Several small corporations were associated with American Community Services (“ACS”), an Indiana-based magazine clearinghouse that sold magazines by contracting with the small corporations who would hire door-to-door salespersons to sell certain magazines.  The small corporations were insured by Nautilus, with ACS as an additional insured on their respective CGL policies.  After several individuals were victims of violent crimes committed by various door-to-door magazine salespersons employed by the small corporations, Nautilus filed an action in USDC Northern District of Indiana, asking the court to find that the civil complaints against Nautilus for negligent hiring and negligent supervision did not fall within coverage of CGL policies in Indiana.  Nautilus argued that Indiana law applied because the corporations were incorporated in Indiana and were mere “shells” of ACS.  Further, ACS was an Indiana corporation with its principal place of business in Michigan City, Indiana.  The claimants, the Estate of Shirley Reuter (Shirley was murdered by a door-to-door salesman in her New Jersey home) and Justin Chretien who was assaulted by a salesman in Virginia, argued that Illinois law applied because Illinois had the most intimate contacts with the insurance contracts in that the policies were countersigned by the Illinois Department of Insurance.  The choice of law determination in this case was especially important as the substantive law of Indiana and Illinois differed as to whether negligent hiring can constitute an “occurrence” under an insurance policy.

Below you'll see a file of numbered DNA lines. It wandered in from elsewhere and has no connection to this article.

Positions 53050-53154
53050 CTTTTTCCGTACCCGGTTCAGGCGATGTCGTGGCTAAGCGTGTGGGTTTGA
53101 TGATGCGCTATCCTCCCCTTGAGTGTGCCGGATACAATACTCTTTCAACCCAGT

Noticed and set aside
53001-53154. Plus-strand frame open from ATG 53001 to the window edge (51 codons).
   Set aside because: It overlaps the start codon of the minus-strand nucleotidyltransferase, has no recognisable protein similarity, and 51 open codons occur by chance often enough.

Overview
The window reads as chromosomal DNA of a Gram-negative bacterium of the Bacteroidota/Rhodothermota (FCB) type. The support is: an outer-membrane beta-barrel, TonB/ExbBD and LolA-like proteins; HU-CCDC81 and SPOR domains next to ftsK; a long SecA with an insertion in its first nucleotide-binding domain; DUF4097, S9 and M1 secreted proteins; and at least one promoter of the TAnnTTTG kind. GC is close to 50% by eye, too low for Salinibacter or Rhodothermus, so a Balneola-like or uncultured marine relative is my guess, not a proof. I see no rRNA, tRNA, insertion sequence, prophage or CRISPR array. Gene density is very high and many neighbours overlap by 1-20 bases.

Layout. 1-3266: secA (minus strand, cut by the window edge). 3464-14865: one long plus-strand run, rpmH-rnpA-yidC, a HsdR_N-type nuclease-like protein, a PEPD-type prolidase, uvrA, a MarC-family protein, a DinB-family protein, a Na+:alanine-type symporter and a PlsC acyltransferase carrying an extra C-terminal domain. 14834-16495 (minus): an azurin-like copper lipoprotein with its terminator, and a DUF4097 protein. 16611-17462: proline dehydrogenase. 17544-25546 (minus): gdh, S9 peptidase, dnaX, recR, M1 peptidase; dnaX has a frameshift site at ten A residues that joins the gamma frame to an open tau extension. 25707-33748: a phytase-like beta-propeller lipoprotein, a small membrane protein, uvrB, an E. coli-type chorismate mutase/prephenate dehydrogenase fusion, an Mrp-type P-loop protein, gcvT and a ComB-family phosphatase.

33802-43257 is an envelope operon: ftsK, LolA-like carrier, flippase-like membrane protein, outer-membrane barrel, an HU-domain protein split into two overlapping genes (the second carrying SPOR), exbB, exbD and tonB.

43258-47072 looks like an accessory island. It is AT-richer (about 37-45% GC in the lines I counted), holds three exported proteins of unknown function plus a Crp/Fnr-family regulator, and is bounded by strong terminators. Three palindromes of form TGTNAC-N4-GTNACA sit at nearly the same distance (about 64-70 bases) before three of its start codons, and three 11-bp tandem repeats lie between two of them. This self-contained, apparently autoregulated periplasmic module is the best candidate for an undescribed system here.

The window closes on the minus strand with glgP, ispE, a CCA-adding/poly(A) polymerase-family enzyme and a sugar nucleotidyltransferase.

Place of Contracting.  Comments to § 188 of the Restatement (Second) Conflicts of Law instructs that the place of contracting is “the place where occurred the last act necessary, unfurl the forum’s rules of offer and acceptance, to give the contract binding effect….”  Restatement (Second) Conflicts § 188 cmt. e.  However, the place of contracting standing alone, is often insignificant.  Rueter, 537 F.3d at 738.  ACS initiall procured the insurance polices on behalf of the corporations from its Indiana location.  However, the small corporations “reimbursed” ACS for the cost of the premiums.  The insurance agents ACS used worked for Sun Insurance in New Jersey.  The policies, however, were ordered from and underwritten by a Pennsylvania insurance company.  But, the policies were countersigned by the Illinois Department of Insurance.  Id. at 739.  Under Illinois law, the insurance contracts could not be effective until they were approved by the Surplus Line Association of the state.  Id.  This fact weighed in favor of applying Illinois law to the contracts.  But, Indiana has downplayed the significance of countersignatures that are required by state law as indicators of the place of contracting.  Id.  Therefore, due to the different parties involved, the Court could not “pinpoint the place of contracting,” therefore, this factor was not determinative.